The River Pools. Kamahi to the Island Pool
The Kamahi has a beautiful setting with native bush surrounding the pool. The beach is sandy on the upper terrace, but stony on the lower terrace where this photo is taken, and a great spot for a family picnic. It is also a favourite haunt of the Whio (Blue Duck) though I didn’t see any today. The deep water is against the bank opposite the beach and that is where the fish will be once disturbed from the shallows. Allan and Barbara Cooper say that the pool is known after the Kamahi trees growing in this area.
The river then flows through the area once known as the Never Fail and into the Hydro Pool. Able anglers find the pocket water here holds fish.
The Hydro Pool is a large and popular pool.
The Hydro pool is a favourite pool for many probably because of its very easy access and the fact that it holds fish, particularly notable for the brown trout. The pool is so named from the 1960’s when the reserve on the left at the end of Kutai Street was the camp site for Ministry of Works workers responsible for erecting the pylons across the Desert Road. As a consequence it was also known at that time as the Ministry of Works pool. There is a small beach on the right bank and the pool tends to be fished with a nymph from the end of the beach to the head of the pool and from the end of the beach downstream with a wet line. Infact the fishing is good with either method through the whole pool. In the lower Pool the Mangamawhitwhiti stream flows into the Hydro pool.
This stream is a notable spawning stream for Brown trout and it is illegal to fish this stream. But the deep water around the mouth is a holding pool for fish, browns and rainbows. From the tail of the Hydro pool the current appears to be directed to the left bank where it flows against the rock wall of the stopbank. When the consents were being debated in 2004 one submission claimed that the flow should follow the right bank. This idea has always seemed logical to me and I have wondered why the rocks at the tail of the Hydro pool have been strategically placed to encourage the river to flow against the left bank.
The river then flows into the Breakfast Pool or Nurses Pool as it has also been called as the public Health Nurses house was close.
The next pool is one of the most popular. It is easy to check from the street how many anglers are in the pool. It is a deep pool and holds fish. It has consistently held good numbers of fish over many years. Allan and Barbara Cooper in Pools of the Tongariro write “Named after Major Rhys Wykem (or Wykam) Jones, who, according to Joe Frost, fished this pool with a 17′ rod whih he had used on the Spey in Scotland. He was about 6’2” in height and weighed about 20 stone. He played his fish with the delicacy of a ship weighing anchor in a hurry. I understand that he originated from India and I should imagine that he was a fine sight on parade, monocle and all. (Joe Frost to H Hickling in Freshwater Admiral.)
It is a long deep pool and from the end of the beach downstream it is more easily fished with a wet line as the backcast is difficult. The photo below looks downstream from the Major Jones pool towards the Island Pool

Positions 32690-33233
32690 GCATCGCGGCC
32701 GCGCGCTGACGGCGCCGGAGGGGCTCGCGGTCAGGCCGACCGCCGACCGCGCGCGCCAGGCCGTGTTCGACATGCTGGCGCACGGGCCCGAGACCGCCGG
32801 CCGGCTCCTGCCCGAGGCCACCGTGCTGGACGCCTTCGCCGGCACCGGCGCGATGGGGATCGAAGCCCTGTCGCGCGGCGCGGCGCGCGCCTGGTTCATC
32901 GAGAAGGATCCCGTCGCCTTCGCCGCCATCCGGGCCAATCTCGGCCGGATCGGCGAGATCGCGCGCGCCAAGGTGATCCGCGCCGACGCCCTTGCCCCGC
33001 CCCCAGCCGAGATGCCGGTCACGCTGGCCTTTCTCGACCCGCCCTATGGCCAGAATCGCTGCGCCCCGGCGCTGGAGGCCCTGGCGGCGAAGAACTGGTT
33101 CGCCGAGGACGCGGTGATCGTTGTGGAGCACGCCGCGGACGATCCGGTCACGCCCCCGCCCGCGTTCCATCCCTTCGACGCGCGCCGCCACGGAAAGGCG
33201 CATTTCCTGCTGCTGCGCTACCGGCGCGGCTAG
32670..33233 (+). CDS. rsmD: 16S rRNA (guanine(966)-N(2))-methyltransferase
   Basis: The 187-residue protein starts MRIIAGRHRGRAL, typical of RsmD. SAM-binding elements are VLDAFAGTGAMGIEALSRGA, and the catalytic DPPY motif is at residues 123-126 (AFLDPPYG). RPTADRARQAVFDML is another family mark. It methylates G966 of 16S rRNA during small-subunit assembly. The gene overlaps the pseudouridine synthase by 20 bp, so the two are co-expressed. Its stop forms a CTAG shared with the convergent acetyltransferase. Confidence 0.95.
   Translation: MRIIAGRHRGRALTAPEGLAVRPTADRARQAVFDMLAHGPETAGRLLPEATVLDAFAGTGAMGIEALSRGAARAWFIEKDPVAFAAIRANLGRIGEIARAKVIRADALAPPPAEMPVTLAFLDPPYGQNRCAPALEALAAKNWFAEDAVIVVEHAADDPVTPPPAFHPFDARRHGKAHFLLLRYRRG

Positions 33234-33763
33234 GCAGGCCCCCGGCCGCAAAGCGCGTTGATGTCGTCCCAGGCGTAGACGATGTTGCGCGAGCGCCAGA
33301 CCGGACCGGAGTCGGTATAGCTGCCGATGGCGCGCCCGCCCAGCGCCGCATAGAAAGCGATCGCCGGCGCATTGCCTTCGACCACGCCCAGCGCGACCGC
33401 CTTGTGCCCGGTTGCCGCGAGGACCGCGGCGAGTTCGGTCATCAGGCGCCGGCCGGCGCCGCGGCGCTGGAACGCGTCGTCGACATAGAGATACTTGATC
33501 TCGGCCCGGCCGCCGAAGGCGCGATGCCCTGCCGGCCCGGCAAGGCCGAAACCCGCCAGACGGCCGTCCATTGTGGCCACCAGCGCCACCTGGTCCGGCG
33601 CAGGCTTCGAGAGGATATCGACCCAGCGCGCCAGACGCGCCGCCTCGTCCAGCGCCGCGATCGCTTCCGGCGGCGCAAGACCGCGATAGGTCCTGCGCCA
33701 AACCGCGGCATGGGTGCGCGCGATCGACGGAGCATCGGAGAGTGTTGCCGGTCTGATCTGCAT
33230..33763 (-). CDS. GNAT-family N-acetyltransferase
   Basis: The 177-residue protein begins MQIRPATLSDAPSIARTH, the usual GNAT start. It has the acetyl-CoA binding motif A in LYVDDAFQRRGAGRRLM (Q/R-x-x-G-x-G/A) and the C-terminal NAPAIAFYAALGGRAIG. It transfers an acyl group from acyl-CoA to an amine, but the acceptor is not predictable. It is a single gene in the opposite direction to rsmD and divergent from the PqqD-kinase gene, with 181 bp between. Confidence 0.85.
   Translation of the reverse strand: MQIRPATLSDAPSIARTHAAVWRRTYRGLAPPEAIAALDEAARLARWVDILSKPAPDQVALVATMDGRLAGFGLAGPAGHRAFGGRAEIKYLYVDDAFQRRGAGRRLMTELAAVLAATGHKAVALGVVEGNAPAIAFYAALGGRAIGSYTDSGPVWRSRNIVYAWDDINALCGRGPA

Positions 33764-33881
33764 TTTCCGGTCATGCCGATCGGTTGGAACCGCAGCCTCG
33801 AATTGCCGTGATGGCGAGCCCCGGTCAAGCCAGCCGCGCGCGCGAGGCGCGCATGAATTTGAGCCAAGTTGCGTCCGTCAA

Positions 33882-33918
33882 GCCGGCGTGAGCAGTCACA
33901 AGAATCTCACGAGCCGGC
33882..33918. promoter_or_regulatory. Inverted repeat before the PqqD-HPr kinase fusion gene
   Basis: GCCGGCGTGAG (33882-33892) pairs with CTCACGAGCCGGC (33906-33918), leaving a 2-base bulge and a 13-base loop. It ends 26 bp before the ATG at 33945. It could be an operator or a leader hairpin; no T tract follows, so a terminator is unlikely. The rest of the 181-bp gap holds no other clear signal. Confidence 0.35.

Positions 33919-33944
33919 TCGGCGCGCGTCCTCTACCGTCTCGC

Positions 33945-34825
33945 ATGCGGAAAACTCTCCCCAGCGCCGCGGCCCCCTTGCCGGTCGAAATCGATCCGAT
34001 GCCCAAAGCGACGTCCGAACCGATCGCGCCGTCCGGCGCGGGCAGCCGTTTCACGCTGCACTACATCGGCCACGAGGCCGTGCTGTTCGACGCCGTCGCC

The pool then moves to the Island Pool.
A willow problem is emerging on the island in that the willows as the grow will reduce the flood channel and cause the river level to rise in time of flood. There is a similar problem at Admirals pool. In both cases willows reduce the anglers ability to cast though some will argue that the roll cast will overcome the problem.
- The Annual Meeting will be held Easter Saturday 7th April, 10.00am at the Bridge Lodge. We look forward to seeing many of you at the meeting.
- Are you prepared to put yourself forward for our committee? Complete the form in the Annual Report and return to me by post or email r contact me through our website if you wish to discuss our committee.
The State of The River
- The river flow is back to normal after the weekend flood as can be seen from the Genesis Energy graph. There was 16.6 mm of rainfall in the last 7 days with rain falling on Saturday and Sunday putting the river into a flood.
- In the area of Smallman’s bend there are serious issues with logs and stumps in the river that need to be removed.
- T here is some small vegetation in the river which anglers can in most cases easily remove in the area of vegetation clearance.
Data from Genesis Website for 7 days to 29th March 2012.
- The river is clean though there may be a minute colouration where the Hirangi Arm meets the main flow at the Reed pool as a result of machine work along the bank of the Hirangi Arm.
I have had a lovely weeks fishing landing a takeable fish each day. The High Pressure system has meant that the sky is blue, winds have been nil to very light and the sun has been warm with the power to burn. I am enjoying wet line fishing without any other anglers around. The fish have been everywhere leaping around. But I have found the fish sucking the tail of my lure causing me to reduce the hook size from a 6 down to a 12. In the end it hasn’t made much difference for me and both size hooks have worked. It’s always the issue of when to strike when you know the fish are at the hook. Certainly not for me when I feel that first light unmistakable tug. The mouths of the trout are hard at this time of the year. The hook falls out easily when the fish is landed. The fish when opened are good orange red colour. I have still had to put time in between catches.